Definitions: Part 2-What a Personal Business Coach May Look at for Your Self-Improvement

In the previous post, I have shared some of the definitions to bring a better understanding as to what a personal business coach does, or as they are also called, personal development business coaches. Self-Improvement business coaching which is truly what a personal business coach or personal development business coach does can, like any coaching, have tangible and intangible results.  Whether I am business coaching in Houston or outside the area my goal is to collaborate with my clients to see real benefits as well as discovering others that are not so readily seen.

When you have an understanding of the terms and their definitions that coaches use, you will gain insight into how a personal development business coach or a personal business coach may benefit you.

Self-improvement does not happen in a vacuum.  The greatest strides in self-improvement are intentional.  They are intentional in that they require us to reach out and beyond ourselves to obtain the feedback and education to create our personal path to greater growth, satisfaction and happiness.  With that in mind, let’s continue our voyage of self-discovery and understanding with some more definitions.

Needs:  To me, as a personal business coach, the understanding of needs is central to connecting with a person you are coaching.  And, if you aren’t a personal development business coach, your ability to understand your needs will provide an essential key as to what drives you and what path you must take to self-improvement.

Needs are the emotional aspects that drive individuals.  The driving force behind needs is based in a human yearning for wholeness.  Often, needs direct major life decisions until they are met. Needs can also sit on top of, or get in the way of, a person’s clearly identifying their values and living life based on those values.

The kinds of needs I am discussing here go beyond the basic needs for food, air, water, and shelter to the things that person feels they must have.  Notice the word “feels.”  What you feel is emotional and defines your needs and drives you to satisfy them.  For example, one person may feel the need to be accepted.  Another has to accomplish. Needs take many forms such as acknowledgement, to be loved, to be right, or to be cared for.

People have multiple needs.  Yet, to be a successful personal development business coach you must be able to identify two or three key needs of your client.  If you create pathways to meet these needs, you have provided great value on a person’s path of self-improvement.

Wants:  All of us can get our needs confused with our wants. What’s the difference between a want and a need.  Wants, unlike needs, are flexible and/or optional; if you get it, great, if not, you are still okay.  When your needs are met, and your life is oriented to your values, your wants tend to proportionately decrease. For example, a person may want to succeed in business, have a great body, or have a big house.  Since these are flexible, they can change over time.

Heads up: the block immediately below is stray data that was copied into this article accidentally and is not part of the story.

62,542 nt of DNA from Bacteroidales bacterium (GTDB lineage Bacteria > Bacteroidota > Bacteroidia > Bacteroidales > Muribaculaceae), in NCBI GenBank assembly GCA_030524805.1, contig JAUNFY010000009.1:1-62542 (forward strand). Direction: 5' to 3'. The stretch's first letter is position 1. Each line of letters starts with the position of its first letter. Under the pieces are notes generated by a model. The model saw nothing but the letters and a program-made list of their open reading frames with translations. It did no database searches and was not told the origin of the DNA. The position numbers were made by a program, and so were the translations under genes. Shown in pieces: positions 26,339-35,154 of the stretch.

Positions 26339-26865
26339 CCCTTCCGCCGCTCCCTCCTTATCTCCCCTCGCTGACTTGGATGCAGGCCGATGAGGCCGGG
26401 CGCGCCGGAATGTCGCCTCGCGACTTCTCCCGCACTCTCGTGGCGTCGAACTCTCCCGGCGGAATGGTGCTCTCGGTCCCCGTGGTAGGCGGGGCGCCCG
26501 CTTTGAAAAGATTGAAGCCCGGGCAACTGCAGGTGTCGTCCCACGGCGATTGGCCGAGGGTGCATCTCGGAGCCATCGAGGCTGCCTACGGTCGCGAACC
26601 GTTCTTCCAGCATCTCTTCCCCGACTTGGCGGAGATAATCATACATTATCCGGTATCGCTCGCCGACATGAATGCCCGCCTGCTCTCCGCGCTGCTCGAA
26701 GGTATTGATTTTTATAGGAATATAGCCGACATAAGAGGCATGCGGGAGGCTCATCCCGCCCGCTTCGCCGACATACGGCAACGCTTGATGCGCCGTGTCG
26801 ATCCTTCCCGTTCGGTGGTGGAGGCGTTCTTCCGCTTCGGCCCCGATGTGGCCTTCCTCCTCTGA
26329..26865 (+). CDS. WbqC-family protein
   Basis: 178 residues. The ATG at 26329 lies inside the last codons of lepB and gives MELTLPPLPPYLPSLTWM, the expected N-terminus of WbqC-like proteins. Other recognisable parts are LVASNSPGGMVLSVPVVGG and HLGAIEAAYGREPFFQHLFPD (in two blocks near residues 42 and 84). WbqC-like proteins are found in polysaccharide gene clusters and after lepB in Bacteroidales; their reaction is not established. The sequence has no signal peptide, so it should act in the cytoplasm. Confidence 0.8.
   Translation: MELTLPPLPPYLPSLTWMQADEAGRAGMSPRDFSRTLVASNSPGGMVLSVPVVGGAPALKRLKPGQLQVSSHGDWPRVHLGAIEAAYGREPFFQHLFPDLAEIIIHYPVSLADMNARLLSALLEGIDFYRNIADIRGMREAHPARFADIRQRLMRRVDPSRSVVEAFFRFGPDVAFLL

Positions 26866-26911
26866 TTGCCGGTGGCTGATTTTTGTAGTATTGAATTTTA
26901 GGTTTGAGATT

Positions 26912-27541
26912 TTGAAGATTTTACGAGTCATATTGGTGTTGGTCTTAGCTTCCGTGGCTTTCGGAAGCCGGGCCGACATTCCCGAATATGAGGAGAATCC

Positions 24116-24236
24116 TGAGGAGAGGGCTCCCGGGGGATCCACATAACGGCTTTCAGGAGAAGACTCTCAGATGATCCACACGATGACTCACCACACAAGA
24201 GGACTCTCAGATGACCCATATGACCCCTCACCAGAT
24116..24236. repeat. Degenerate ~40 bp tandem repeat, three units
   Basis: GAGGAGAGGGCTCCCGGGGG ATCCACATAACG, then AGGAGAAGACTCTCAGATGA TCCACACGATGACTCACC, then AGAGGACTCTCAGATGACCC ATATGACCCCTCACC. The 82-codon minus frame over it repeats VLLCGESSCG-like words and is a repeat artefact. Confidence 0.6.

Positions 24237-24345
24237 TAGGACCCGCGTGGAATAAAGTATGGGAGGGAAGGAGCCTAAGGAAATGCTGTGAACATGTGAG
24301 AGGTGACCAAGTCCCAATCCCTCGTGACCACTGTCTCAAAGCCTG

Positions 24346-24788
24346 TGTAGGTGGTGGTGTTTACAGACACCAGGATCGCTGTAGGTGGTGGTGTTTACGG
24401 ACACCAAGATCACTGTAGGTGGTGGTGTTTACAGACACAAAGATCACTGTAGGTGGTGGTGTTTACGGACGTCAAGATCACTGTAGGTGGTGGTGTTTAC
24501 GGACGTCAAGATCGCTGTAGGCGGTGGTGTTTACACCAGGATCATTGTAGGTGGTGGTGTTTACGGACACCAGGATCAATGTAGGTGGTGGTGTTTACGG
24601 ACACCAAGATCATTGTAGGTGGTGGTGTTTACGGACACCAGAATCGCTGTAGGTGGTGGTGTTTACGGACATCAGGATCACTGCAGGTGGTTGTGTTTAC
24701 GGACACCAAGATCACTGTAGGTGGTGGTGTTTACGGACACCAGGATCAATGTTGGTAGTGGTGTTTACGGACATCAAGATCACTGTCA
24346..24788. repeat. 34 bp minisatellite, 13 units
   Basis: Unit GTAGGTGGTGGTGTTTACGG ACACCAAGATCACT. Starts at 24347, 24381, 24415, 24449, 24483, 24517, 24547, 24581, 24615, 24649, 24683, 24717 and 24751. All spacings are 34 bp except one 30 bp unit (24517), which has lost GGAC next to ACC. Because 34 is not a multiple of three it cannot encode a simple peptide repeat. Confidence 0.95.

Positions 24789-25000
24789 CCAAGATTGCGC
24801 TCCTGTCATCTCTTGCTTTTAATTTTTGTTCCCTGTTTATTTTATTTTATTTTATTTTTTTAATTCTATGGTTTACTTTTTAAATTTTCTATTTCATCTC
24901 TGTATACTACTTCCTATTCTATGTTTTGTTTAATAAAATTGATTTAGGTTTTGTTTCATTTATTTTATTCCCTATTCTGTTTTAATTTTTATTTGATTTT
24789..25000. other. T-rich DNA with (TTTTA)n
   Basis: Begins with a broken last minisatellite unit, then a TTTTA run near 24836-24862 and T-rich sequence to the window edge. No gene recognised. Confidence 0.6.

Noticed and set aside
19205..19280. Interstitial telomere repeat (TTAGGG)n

Goals:  A lot is written about goals and rightfully so.  Goals allow us to create a future and a pathway for our self-improvement.  With a goal, once the future is finished in your mind, then what you need to do in the present becomes absolutely clear.

A goal is the objective of a strategy.  Or, I like this definition.  A goal is a dream with a deadline.  A goal can be very simple or extremely complex. It is the result or achievement, toward which effort is directed:  the aim or end of something.  A goal implies that work (or effort) is involved to achieve it.

Priorities:  If you are to accomplish your goals, meet your needs and satisfy some of your wants, you must have priorities.  A priority is something that takes precedence over something else: something given special attention.  In general, priorities are a set of ideals (physical, spiritual, or emotional), that when grouped together compose the items most important to an individual.  They are considered to be at the top of any list of things to achieve in any area of life.  As an aside, there are many self-improvement tips, self-improvement tips and ideas or tips on self-improvement or however you wish to phrase it.  Yet, without priorities, most people will not take the first step, which is taking action, to enhance their self-improvement.

Moving forward on your path of self-improvement take a moment to write down your needs, your wants and your goals.  Then decide what your priorities are to achieve in each of these areas.  When you do, you will start creating pathways to accelerated the process of your successful performance.

Aim High

A college professor prepared a test for his soon to be graduating seniors.  The test questions were divided into three categories and the students were instructed to choose questions from only one of the categories.  The first category of questions was the hardest and worth fifty points.  The second, which was easier, was worth forty points.  The third, the simplest, was worth thirty points.